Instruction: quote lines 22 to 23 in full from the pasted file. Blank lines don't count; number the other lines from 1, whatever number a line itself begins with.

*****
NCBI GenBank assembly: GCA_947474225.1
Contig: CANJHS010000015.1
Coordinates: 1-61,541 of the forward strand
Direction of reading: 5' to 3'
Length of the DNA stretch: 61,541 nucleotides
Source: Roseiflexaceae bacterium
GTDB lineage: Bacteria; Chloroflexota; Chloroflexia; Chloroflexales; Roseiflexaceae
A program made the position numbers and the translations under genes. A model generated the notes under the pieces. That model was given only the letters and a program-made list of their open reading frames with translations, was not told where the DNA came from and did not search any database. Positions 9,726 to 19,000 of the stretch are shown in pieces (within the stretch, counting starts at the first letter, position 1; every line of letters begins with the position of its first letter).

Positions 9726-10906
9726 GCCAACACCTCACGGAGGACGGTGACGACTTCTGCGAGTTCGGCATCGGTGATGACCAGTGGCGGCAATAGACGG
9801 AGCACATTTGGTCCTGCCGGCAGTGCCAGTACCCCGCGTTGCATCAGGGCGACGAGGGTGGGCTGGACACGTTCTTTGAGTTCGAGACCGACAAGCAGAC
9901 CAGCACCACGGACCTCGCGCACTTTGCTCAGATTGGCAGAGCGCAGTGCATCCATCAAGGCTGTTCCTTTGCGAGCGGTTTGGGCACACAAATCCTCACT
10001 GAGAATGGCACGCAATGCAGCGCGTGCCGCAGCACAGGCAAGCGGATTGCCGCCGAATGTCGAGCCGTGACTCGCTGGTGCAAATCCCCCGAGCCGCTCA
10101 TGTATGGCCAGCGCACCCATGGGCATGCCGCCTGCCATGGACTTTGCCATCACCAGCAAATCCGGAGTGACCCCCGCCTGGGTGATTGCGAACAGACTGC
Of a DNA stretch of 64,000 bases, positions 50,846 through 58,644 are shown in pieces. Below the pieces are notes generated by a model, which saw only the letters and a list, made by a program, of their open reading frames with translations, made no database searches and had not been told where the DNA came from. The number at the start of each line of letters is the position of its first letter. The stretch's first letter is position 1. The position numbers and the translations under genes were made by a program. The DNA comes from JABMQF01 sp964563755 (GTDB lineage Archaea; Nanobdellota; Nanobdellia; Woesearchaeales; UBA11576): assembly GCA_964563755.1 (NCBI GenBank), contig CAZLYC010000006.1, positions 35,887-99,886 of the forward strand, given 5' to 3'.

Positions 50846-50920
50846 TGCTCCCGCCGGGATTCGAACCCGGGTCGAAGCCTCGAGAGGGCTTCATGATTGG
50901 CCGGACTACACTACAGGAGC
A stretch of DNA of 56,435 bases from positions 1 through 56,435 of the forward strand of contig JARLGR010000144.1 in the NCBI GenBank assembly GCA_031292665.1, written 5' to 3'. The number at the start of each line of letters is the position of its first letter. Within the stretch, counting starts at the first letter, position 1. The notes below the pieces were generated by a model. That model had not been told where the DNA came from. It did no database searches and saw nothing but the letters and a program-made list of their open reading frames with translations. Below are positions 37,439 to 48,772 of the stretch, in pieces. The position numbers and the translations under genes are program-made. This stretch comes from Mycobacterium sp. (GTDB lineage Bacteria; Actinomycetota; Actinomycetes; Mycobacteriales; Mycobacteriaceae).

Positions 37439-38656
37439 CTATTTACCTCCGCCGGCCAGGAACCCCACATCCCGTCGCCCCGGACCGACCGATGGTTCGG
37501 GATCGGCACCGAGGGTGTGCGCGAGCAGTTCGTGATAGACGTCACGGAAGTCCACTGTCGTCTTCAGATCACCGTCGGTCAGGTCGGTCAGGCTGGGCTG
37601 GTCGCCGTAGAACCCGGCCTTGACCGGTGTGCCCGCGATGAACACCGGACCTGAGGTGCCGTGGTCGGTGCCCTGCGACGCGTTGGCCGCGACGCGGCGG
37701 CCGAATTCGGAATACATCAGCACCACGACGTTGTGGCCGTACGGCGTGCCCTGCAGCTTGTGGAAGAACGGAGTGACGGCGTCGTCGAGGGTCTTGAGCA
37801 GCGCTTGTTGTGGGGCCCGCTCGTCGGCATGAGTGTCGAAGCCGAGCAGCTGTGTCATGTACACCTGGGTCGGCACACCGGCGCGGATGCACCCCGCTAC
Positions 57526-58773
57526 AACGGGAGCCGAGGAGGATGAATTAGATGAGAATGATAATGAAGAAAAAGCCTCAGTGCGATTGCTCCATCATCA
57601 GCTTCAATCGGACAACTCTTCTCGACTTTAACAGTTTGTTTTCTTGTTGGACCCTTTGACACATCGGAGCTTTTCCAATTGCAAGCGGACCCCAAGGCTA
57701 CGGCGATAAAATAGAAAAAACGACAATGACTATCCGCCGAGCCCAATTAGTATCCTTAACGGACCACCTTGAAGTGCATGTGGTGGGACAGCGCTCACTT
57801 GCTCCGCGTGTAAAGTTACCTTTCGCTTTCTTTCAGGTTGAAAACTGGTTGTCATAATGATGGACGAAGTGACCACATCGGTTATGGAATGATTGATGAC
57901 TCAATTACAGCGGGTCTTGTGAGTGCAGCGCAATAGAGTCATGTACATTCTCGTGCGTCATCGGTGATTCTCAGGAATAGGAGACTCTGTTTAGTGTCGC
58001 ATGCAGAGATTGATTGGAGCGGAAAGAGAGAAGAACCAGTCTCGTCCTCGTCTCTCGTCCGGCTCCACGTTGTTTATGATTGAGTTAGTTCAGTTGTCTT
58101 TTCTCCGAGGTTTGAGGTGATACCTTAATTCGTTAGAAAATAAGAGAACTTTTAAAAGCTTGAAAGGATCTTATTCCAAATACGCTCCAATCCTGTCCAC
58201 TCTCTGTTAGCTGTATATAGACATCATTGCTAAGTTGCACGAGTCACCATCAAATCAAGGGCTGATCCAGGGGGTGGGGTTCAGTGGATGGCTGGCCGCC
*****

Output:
37501 GATCGGCACCGAGGGTGTGCGCGAGCAGTTCGTGATAGACGTCACGGAAGTCCACTGTCGTCTTCAGATCACCGTCGGTCAGGTCGGTCAGGCTGGGCTG
37601 GTCGCCGTAGAACCCGGCCTTGACCGGTGTGCCCGCGATGAACACCGGACCTGAGGTGCCGTGGTCGGTGCCCTGCGACGCGTTGGCCGCGACGCGGCGG